Stallworth's 76-yard touchdown reception in the Saints' 13-7 victory over the Cowboys on Sunday sent Dallas into the playoffs on a down note and New Orleans home happier.
"I'm just disappointed," Dallas coach Bill Parcells said. "When you don't get your best and you don't do your best, it's disappointing."
The Saints (8-8), who will miss the playoffs for the third consecutive year, responded to a tongue-lashing from owner Tom Benson and a team meeting Friday night.
Dallas (10-6) had already clinched a playoff spot, but the loss dropped the Cowboys to the sixth seed in the NFC. The real winner was Seattle, which sneaked into the No. 5 seed under the NFL's complicated playoff formula.
After three consecutive 5-11 seasons, the Cowboys have had a remarkable turnaround in Parcells' first season as coach. Dallas clinched its first playoff spot since 1999 last week, which might have led to a letdown against the Saints.
Benson told the coaching staff Tuesday during an emotional meeting that he was extremely disappointed with the season. He said both the team and coaches underachieved, and he wanted them to finish on a strong note.
After Sunday's victory, Benson hugged coach Jim Haslett on the sidelines.
"It could have been better, but we ended on a high note," Benson said. "Now we have to get ready for next year."
Haslett stressed the game was their last chance to redeem themselves this year.
"Our team played hard all year," Haslett said. "We haven't always played the smartest and we didn't execute as well as we should have down the stretch."
Dallas stopped the run and limited Saints running back Deuce McAllister to 49 yards. The Cowboys' defense, which led the league in allowing 251 yards per game, gave up 291 to New Orleans.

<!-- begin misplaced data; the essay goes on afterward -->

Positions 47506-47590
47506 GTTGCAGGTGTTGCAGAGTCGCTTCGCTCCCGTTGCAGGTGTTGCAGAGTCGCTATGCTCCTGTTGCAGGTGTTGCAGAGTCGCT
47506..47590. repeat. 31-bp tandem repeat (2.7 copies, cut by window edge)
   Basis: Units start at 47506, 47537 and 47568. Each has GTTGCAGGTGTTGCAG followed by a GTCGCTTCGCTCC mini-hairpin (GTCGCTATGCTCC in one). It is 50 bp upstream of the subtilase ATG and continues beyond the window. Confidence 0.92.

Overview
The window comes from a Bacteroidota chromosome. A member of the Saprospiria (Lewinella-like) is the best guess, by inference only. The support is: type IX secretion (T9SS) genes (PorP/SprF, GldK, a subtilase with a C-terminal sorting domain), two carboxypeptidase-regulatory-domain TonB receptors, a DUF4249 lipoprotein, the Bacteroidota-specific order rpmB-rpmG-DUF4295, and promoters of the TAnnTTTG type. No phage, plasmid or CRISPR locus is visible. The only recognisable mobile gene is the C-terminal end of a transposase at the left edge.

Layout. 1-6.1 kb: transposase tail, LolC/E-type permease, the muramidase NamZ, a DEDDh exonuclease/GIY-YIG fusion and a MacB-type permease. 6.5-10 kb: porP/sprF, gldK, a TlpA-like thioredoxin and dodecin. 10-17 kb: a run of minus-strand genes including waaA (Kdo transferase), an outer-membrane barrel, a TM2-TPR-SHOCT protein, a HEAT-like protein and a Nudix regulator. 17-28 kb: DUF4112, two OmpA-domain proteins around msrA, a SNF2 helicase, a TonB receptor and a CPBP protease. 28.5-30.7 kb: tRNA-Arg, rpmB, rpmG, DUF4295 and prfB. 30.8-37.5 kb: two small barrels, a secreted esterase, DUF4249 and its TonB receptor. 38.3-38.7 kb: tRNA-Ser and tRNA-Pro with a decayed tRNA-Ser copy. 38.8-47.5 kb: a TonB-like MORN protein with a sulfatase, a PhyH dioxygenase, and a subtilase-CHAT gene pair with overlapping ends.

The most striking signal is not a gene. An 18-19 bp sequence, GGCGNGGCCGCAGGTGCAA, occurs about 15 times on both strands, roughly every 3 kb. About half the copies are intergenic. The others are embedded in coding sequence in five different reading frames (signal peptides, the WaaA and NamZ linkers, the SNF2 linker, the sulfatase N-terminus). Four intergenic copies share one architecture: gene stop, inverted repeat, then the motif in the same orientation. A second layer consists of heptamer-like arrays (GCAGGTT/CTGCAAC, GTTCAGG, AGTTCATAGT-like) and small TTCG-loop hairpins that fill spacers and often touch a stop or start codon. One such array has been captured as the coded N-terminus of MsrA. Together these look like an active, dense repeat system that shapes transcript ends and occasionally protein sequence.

Aaron Brooks completed 15-of-32 for 243 yards and a touchdown.
"Somebody had to step up and make a play," Bellamy said. "It just so happened to be me. I tried to seal the deal and that's what happened."
The Saints capped an eight-minute opening drive with a 24-yard field goal. Dallas came back with its own time-consuming drive, using 8:32 in the second quarter to go 93 yards. Richie Anderson's 3-yard reception put the Cowboys ahead 7-3.
The lead lasted only 27 seconds. That's how long it took Brooks to hit Stallworth with a 76-yard touchdown pass. Stallworth, who missed five games and most of a sixth with injuries, caught the ball in traffic and outran everyone, giving New Orleans a 10-7 lead at halftime.
Unlike teammate Joe Horn, Stallworth didn't pull a cell phone out after the TD.
But he was talking to Cowboys cornerback Terence Newman as he crossed the goal line, then flipped Newman the football, earning a 15-yard unsportsmanlike conduct penalty on the ensuing kickoff. Newman tossed the ball back to Stallworth.
"He was talking a little out there," Newman said. " Joe Horn was talking from the sideline, egging him on."
Horn, who missed the game with a shoulder injury, was among the first to congratulate Stallworth. The play happened in the same end zone where Horn's stunt earned him a $30,000 fine.
John Carney, who missed a tying extra point as time expired in a 20-19 loss to Jacksonville a week ago, hit two field goals. His second field goal, from 27 yards in the third quarter, stretched the Saints' lead to 13-7.
- An 10-6 finish gives the Cowboy their best record since they were 10-6 in 1998.
- The Cowboys will appear in the playoffs for the 27th time in 44 regular seasons.
- McAllister's 49 rushing yards left him 34 yards short of the 83 he needed to break the team single-season rushing record of 1,674 yards set in 1981 by George Rogers.
- Cowboys DT La'Roi Glover, named to the Pro Bowl twice while playing at New Orleans from 1997 to 2001, ranks sixth in Saints history with 50.5 sacks.
- The Saints sold out their 29th consecutive game at the 72,000-seat Louisiana Superdome.
The Associated Press News Service
Copyright 2003, The Associated Press, All Rights Reserved